Climate Change is Now (Part 1)
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You will most likely have read or heard about the seismic IPCC report on Climate Change which was published in August. Authored by 234 scientists from 66 countries the report confirms:
‘It is unequivocal that human influence has warmed the atmosphere, ocean and land', Peter Thorne, Irish Times. Influential voices were quick to urge the need for swift and significant action. UN Secretary-General Antonio Guerres said:
"The alarm bells are deafening and the evidence is irrefutable: greenhouse gas emissions from fossil fuel burning and deforestation are choking our planet and putting billions of people at immediate risk.” He said the report “ must sound a death knell for coal and fossil fuels, before they destroy our planet."
The cumulative effects of human impact on climate change have been devastating. Many of these changes to earth’s systems – particularly to the oceans, ice sheets and global sea levels – are “irreversible”, the authors say. Abrupt changes and “tipping points” – such as rapid Antarctic ice sheet melt and forest dieback – “cannot be ruled out” (carbon brief.org).
The IPCC issued a report in 2013-2014 that was notable for its muted tone. One of the key developments since that report is the strengthening of the links between human-caused warming and increasingly severe extreme weather, the authors say. This is now “an established fact”, they write. This most recent IPCC report in August was harder hitting. Bloomberg Green extracted key facts of the state of our climate and atmosphere:
The last decade was hotter than any period in 125,000 years;
Atmospheric CO2 is now at a two-million-year peak;
Emissions of methane and nitrous oxide, caused by fossil fuel consumption and emissions from agriculture, are at the highest for 800,000 years;
The increase in these green-house gases has raised the average global temperature by about 1.1 degree Celsius (above 1900 levels).
And, the consequences are now:
“We’re already experiencing climate change, including more frequent and more extreme weather events,”
IPCC author Prof Ed Hawkins of the University of Reading told a press briefing. He added that:
“the consequences will continue to get worse for every bit of warming, and for many of these consequences, there’s no going back” (carbonbrief.org).
According to the report future scenarios are not making for pretty reading. In almost all emissions scenarios, global warming is expected to hit 1.5C “in the early 2030s”, the report says. (carbon brief.org). Spirograph of the increase in temperature since 1850’s:-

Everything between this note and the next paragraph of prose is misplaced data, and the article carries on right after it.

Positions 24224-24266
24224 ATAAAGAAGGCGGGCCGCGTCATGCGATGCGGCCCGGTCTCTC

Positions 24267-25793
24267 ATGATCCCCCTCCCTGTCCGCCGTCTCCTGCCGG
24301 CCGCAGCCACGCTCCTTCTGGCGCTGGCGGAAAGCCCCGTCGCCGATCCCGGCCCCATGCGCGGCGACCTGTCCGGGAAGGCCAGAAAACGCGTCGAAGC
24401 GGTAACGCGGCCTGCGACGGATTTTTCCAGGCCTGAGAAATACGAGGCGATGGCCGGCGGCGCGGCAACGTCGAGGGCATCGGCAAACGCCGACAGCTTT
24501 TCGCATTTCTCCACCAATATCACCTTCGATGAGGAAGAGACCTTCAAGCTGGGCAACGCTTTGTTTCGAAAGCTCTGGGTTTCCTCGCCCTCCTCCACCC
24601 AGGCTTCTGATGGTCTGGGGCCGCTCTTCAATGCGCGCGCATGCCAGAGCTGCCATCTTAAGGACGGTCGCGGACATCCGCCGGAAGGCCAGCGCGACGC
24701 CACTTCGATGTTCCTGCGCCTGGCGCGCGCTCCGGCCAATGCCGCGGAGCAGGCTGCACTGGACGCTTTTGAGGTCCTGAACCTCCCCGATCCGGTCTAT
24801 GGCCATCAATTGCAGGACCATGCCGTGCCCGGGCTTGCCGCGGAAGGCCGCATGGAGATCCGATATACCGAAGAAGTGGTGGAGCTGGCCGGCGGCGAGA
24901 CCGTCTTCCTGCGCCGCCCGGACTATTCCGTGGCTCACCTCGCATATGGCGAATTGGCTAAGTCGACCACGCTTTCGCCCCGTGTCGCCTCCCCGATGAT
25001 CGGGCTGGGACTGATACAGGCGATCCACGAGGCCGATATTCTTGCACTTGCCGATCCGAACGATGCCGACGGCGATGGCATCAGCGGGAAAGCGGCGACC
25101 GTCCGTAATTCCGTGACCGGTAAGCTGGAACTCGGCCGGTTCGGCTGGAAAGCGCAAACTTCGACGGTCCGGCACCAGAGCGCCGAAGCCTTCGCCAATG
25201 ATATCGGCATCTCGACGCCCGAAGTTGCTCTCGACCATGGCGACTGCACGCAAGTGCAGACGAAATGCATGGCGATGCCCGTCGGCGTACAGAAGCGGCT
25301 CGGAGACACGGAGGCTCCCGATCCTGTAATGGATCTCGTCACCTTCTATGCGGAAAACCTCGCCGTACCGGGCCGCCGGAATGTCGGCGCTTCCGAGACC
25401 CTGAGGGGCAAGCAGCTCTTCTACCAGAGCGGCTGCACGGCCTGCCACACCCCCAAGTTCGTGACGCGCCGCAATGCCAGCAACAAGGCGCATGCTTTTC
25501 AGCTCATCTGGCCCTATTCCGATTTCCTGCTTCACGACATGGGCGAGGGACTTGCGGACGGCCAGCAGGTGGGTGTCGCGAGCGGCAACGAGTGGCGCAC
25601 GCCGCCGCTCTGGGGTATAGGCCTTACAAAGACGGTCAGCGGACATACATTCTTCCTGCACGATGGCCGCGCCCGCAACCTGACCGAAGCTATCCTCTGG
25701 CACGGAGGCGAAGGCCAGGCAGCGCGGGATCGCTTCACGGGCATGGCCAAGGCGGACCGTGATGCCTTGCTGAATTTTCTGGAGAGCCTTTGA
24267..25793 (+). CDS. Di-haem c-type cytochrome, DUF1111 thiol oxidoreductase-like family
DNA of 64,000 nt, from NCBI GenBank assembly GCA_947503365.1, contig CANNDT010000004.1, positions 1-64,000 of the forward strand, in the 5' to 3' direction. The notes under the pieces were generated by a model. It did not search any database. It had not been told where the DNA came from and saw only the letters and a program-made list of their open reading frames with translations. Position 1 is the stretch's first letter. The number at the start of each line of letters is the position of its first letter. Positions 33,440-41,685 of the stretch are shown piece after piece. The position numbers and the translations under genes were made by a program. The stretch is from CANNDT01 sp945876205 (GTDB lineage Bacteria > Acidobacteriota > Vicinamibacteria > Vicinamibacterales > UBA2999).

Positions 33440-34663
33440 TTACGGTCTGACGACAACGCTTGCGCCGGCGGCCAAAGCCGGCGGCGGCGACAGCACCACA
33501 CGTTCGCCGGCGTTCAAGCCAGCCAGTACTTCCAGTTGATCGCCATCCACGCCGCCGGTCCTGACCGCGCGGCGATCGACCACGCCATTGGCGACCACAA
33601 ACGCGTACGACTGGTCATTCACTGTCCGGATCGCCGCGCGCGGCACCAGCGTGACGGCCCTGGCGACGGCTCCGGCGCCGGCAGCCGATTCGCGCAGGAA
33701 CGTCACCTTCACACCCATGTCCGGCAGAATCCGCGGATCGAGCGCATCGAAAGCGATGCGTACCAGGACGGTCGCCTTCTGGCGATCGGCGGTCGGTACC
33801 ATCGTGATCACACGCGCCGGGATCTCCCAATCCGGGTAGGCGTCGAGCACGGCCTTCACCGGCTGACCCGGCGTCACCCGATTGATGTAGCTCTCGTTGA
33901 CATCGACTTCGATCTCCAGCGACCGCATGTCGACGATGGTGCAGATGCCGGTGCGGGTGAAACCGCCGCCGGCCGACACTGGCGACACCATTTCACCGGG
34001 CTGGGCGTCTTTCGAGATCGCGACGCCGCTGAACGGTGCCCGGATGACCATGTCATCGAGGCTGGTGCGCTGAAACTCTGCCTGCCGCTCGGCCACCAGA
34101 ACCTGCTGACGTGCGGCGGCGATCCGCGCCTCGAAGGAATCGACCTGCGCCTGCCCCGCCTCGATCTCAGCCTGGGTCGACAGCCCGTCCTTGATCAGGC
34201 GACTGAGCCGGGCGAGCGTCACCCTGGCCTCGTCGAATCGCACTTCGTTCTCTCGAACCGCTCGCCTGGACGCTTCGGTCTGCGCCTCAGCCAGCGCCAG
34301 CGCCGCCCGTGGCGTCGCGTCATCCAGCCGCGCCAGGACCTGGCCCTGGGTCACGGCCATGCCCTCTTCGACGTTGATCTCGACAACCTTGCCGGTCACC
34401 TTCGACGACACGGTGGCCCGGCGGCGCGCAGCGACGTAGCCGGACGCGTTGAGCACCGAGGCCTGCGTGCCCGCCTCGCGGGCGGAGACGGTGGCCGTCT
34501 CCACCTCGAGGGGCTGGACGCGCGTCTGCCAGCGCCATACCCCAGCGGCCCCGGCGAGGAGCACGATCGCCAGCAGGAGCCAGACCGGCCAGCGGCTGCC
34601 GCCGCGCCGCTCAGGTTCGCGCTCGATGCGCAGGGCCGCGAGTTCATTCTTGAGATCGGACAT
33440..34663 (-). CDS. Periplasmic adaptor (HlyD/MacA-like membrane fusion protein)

According to climate scientist Dr Emily Shuckburgh: “This report is clear that unless there are immediate, rapid and large-scale reductions in greenhouse gas emissions, limiting warming to close to 1.5C or even 2C will be beyond reach.” The report also provides clearer projections of the atmosphere’s likely response to industrial emissions - if emissions double vs preindustrial CO2 levels the likely range in temperature increase will be between 2.5- 4 degrees. The IPCC report is damning but also its implications are scary. While an increase in 1.5 degrees C may seem small or insignificant, the actual impact of such small changes on the balance of the planet’s ecosystems and weather are likely to be severe. See how artic ice has melted: http://www.climate-lab-book.ac.uk/files/2016/06/icevol_2017.gif We have all been reading and watching the severe weather of 2021: heatwaves, heavy rain, floods, storms as well as sea level rises, and worsening forest fires. It will only get more extreme, more severe. The Guardian have created a a video that captures some of the extreme weather events that took place this summer.
Climate crisis: one month of flash floods, wildfires and heatwaves
The reports findings may appear overwhelming and for some the temptation may be to stick their head in the sand. However, there is much we can do. In the next newsletter we will focus on key initiatives we can take:
As leaders in business or part of any organization
As consumers and buyers of goods and services
How we act in our lives
We’d love to hear any feedback you may have, you can contact us on email@example.com. Have a great weekend, GreenFridays4Future